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Piles of coal are shown at NRG Energy’s W.A. Parish Electric Generating Station in Thompsons, Tex.


A few weeks ago, I was lucky enough to attend an event in Ottawa put on by Canada 2020, a newish think tank of sorts that is trying to further debate on the policy changes we need over the next decade. "How to sell carbon pricing to Canadians" included a panel of informed and enthusiastic speakers, and overflowed a large room at the Château Laurier.

I was not surprised at the lack of disagreement about the basics, even among the three politicians on the panel. Jean Charest, the former Quebec premier and former federal environment minister, clearly sees a problem with climate change and was happy to speak about policies enacted as premier. Elizabeth May, the lone MP from the federal Green Party, obviously sees the climate danger and argues valiantly to convince the current government to adopt effective policies. The third politician was a former Republican congressman from South Carolina and an eloquent spokesman for the power of markets to solve many economic problems. Bob Inglis is actively engaged in trying to get his fellow U.S. conservatives to understand two essential points. First, that using direct regulations to reduce pollution is very costly for the economy. Second, that with the appropriate policies in place, market forces can be harnessed to cut greenhouse gas emissions in a way that vastly reduces the associated economic costs.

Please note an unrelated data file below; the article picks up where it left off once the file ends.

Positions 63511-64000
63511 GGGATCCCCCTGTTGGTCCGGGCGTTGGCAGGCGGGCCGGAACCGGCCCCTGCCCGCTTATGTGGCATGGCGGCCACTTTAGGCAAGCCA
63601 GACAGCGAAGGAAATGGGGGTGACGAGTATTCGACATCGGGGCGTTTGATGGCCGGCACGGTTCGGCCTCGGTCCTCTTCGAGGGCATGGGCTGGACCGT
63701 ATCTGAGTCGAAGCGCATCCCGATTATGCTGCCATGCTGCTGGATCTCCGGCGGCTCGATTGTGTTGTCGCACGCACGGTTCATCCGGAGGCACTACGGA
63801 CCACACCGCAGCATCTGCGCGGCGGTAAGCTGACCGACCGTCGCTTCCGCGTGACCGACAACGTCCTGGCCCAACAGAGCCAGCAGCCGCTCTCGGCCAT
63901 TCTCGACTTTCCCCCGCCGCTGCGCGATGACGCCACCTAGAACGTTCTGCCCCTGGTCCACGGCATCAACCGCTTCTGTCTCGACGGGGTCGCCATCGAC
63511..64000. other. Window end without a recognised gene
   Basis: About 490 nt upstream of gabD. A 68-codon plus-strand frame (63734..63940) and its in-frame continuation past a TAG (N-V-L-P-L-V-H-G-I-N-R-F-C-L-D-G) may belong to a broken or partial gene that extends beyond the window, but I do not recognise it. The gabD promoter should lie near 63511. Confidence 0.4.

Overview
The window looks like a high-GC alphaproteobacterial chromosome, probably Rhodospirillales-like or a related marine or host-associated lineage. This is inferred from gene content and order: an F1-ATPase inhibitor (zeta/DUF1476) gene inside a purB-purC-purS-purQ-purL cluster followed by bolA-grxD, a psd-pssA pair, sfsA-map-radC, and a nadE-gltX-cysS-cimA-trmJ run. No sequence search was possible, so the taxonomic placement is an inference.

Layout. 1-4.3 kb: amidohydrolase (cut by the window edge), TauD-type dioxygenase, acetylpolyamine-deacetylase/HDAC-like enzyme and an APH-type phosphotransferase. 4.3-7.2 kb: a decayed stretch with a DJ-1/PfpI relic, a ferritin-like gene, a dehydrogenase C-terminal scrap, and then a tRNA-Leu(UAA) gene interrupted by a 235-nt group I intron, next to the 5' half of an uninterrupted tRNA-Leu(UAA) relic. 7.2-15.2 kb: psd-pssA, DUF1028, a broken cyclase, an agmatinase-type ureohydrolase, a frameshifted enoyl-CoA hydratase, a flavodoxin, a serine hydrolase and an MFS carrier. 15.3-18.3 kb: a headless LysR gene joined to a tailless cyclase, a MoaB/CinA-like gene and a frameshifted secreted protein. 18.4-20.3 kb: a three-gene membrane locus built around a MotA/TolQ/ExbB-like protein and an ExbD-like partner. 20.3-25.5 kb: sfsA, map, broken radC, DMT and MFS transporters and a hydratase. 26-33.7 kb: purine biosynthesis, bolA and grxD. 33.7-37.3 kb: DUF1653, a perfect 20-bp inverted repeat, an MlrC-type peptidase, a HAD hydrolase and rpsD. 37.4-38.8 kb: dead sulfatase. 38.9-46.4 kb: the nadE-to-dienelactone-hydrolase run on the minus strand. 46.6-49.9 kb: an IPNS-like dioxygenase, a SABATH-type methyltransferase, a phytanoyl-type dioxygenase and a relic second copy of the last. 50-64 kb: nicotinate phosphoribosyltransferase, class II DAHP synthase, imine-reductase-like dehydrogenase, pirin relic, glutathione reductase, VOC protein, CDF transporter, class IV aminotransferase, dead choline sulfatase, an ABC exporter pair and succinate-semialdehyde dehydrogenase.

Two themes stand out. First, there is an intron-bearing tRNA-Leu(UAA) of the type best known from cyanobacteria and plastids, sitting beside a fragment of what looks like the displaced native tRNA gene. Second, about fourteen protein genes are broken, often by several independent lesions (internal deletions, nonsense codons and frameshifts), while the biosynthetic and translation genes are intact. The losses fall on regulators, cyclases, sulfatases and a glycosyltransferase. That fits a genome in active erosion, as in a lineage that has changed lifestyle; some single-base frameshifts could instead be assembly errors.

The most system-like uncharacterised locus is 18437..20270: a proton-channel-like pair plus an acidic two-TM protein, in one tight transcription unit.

The speakers were nuanced in their positions and admitted that they did not fully understand all parts of a very complex policy problem. They listened carefully to each other, and responded to points of disagreement with intelligence and balance. In short, the audience witnessed an "adult" conversation among thoughtful and informed people about an important challenge for Canada. If only Canadians could see such a thing more often.